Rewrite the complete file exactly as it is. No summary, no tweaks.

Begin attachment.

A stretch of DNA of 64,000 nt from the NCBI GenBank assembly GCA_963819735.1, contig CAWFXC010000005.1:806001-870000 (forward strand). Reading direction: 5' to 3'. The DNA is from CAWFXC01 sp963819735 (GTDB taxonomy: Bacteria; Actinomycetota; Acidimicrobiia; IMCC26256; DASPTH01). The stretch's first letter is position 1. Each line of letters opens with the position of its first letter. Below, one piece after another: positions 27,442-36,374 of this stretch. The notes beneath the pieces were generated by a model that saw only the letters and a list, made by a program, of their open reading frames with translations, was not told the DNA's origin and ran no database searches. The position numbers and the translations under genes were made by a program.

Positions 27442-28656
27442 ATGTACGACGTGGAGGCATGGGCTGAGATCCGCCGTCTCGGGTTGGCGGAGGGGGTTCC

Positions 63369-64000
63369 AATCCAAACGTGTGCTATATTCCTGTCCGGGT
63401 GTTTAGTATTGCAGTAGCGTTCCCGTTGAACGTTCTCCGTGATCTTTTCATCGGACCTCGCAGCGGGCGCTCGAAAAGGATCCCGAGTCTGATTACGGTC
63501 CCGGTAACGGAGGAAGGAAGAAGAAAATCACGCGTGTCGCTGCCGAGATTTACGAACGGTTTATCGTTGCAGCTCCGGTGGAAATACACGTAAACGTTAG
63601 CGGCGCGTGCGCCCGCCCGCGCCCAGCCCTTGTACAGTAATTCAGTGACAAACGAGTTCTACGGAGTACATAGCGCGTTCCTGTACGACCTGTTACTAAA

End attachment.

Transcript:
A stretch of DNA of 64,000 nt from the NCBI GenBank assembly GCA_963819735.1, contig CAWFXC010000005.1:806001-870000 (forward strand). Reading direction: 5' to 3'. The DNA is from CAWFXC01 sp963819735 (GTDB taxonomy: Bacteria; Actinomycetota; Acidimicrobiia; IMCC26256; DASPTH01). The stretch's first letter is position 1. Each line of letters opens with the position of its first letter. Below, one piece after another: positions 27,442-36,374 of this stretch. The notes beneath the pieces were generated by a model that saw only the letters and a list, made by a program, of their open reading frames with translations, was not told the DNA's origin and ran no database searches. The position numbers and the translations under genes were made by a program.

Positions 27442-28656
27442 ATGTACGACGTGGAGGCATGGGCTGAGATCCGCCGTCTCGGGTTGGCGGAGGGGGTTCC

Positions 63369-64000
63369 AATCCAAACGTGTGCTATATTCCTGTCCGGGT
63401 GTTTAGTATTGCAGTAGCGTTCCCGTTGAACGTTCTCCGTGATCTTTTCATCGGACCTCGCAGCGGGCGCTCGAAAAGGATCCCGAGTCTGATTACGGTC
63501 CCGGTAACGGAGGAAGGAAGAAGAAAATCACGCGTGTCGCTGCCGAGATTTACGAACGGTTTATCGTTGCAGCTCCGGTGGAAATACACGTAAACGTTAG
63601 CGGCGCGTGCGCCCGCCCGCGCCCAGCCCTTGTACAGTAATTCAGTGACAAACGAGTTCTACGGAGTACATAGCGCGTTCCTGTACGACCTGTTACTAAA